The CANSLIM is a strategy that has been discussed in a previous article of mine that selects small-cap growth stocks that have enjoyed favourable growth in recent periods and are viewed as undervalued.

The SunAmerica fund offers exposure to a vast number of fixed income and managed future funds and seeks an absolute gain by utilizing and actively managed quantitative investment process.

The SPDR Dow Jones Industrial Average provides exposure to relatively-safe blue chip US equity, which has upside value if (and hopefully when) the US stock market rallies further.

The Vanguard Emerging Markets Fund invests in up-and-coming markets such as Russia, Brazil, China, and Korea. This is the riskiest portion of the portfolio, but it has great upside potential.

The iShares Diversified Alternatives Trust holds a variety of long and short positions in currency forwards and exchange-traded futures. The fund seeks to earn absolute returns with a low historic correlation to traditional asset classes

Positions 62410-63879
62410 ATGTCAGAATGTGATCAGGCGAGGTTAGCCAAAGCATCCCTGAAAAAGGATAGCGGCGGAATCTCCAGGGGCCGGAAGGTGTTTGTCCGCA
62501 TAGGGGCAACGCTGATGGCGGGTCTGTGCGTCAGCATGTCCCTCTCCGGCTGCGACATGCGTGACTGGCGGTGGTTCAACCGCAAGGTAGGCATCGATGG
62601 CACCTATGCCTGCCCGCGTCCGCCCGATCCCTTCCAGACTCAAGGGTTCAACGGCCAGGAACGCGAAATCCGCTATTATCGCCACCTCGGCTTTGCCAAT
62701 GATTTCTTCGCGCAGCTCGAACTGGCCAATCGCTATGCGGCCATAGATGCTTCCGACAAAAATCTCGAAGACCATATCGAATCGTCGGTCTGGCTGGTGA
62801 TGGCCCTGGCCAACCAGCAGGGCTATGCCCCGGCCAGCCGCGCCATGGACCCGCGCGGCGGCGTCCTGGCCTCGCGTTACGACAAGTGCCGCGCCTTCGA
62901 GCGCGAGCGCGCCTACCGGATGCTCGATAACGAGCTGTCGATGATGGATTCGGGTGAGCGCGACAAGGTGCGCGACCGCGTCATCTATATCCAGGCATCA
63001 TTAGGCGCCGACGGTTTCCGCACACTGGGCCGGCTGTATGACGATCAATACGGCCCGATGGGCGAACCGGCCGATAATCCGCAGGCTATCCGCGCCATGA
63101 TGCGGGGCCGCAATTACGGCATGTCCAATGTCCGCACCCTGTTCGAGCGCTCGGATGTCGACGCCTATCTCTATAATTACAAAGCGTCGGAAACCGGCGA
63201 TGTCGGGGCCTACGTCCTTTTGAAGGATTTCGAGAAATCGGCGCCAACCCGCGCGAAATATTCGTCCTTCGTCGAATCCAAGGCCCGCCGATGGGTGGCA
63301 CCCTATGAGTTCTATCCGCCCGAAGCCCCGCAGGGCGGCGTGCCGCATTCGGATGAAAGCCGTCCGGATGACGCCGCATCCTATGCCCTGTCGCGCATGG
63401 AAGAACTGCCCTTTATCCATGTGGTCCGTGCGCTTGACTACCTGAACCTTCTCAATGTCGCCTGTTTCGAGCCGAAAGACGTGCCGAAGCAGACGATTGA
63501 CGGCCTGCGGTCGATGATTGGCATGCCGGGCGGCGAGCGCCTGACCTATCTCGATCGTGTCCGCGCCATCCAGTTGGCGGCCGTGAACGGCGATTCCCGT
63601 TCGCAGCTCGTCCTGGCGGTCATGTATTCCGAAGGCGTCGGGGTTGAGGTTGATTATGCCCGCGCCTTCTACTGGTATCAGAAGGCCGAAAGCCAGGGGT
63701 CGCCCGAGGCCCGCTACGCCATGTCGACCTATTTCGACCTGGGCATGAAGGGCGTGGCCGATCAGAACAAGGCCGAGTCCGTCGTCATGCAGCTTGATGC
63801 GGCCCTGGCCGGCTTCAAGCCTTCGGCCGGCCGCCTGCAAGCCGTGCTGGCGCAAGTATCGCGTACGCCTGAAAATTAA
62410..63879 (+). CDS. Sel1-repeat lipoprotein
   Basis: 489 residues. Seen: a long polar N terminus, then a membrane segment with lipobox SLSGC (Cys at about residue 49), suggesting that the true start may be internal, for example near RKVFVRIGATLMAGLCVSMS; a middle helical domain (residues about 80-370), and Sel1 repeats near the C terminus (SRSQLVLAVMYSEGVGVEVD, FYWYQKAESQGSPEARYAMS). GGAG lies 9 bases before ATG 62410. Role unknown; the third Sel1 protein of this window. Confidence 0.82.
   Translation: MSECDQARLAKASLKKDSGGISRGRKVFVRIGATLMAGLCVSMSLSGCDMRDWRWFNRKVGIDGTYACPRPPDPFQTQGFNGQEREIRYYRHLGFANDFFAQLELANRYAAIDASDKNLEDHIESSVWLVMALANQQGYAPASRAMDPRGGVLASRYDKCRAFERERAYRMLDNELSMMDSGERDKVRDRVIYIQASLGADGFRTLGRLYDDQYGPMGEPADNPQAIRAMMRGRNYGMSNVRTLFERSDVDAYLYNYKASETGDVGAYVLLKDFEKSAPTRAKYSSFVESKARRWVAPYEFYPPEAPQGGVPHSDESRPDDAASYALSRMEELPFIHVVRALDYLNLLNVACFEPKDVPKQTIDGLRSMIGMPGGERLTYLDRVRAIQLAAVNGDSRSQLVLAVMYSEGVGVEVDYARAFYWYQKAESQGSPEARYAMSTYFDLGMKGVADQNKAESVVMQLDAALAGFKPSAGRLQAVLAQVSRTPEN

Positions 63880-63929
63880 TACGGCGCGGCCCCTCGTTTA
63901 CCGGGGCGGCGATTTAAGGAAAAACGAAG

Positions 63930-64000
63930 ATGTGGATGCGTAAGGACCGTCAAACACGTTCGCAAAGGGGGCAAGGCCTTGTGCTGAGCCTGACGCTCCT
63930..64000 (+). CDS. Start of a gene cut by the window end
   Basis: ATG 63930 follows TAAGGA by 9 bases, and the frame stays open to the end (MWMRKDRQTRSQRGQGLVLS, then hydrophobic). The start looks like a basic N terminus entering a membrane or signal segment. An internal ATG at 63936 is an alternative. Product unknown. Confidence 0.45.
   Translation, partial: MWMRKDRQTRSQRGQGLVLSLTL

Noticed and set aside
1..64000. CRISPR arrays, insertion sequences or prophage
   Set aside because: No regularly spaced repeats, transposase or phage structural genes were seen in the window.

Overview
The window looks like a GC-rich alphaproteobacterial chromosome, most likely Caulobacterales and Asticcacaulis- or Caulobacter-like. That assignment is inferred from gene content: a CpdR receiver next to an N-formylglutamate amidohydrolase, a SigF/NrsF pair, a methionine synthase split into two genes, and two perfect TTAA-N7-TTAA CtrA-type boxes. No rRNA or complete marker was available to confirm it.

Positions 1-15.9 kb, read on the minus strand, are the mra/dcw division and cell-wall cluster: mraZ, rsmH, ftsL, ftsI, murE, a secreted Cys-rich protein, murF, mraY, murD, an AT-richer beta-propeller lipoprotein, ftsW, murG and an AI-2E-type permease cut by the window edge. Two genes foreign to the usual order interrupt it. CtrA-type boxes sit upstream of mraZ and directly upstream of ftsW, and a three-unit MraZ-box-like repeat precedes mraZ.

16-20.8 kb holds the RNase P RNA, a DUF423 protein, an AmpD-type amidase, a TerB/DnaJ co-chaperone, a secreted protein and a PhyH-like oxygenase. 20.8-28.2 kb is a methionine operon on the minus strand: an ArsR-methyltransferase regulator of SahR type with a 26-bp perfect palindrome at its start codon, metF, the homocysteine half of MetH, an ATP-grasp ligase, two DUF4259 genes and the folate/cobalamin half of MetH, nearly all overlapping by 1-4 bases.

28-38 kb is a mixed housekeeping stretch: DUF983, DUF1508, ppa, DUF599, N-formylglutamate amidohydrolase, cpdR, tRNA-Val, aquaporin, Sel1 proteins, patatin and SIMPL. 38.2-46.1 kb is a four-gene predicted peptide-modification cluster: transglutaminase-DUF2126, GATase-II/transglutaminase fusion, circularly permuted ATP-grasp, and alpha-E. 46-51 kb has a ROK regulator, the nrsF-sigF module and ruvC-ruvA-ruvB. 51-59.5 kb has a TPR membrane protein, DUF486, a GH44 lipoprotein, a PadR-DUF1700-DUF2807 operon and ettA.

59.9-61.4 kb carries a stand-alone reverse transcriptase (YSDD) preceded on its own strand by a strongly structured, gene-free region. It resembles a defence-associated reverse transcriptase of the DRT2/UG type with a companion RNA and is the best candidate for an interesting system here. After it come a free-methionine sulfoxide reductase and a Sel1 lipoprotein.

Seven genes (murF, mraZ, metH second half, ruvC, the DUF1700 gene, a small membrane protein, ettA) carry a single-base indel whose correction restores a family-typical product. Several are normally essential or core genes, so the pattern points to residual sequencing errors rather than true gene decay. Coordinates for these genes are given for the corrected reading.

Lastly, the iShares Dow Jones Select Dividend Fund will provide some steady income in the form of dividends. For further information on dividend investing, please refer to one of our previous article, Playing Dividends.

I’ve compared the portfolio’s performance against the NASDAQ for the 3 month, 6 month, and 1 year time frame, with the corresponding graphs below:

Some simple trend analysis will prove the diversification benefits at play. Although the difference in total returns is minimal (my portfolio is 2.52% and the NASDAQ is 2.48%), my portfolio is considerably less volatile than the NASDAQ throughout all three time periods. A longer time frame analysis would have been beneficial, but this was not possible as some of the funds in the portfolio were created less than two years ago. I hope you have enjoyed this insight into portfolio diversification. Please keep some of these concepts in mind before creating your next portfolio strategy!

**Disclosure: **I have no positions in any stocks mentioned, and no plans to initiate any positions within the next 72 hours.

**Additional disclosure:** This series has been written on a contracted basis with the book's author. The opinions expressed in the article are those of Efficient Alpha and not necessarily those of the book's author. Efficient Alpha has been contracted to describe strategies and concepts used within the book but not to promote or recommend any strategies, the author, or the author's services.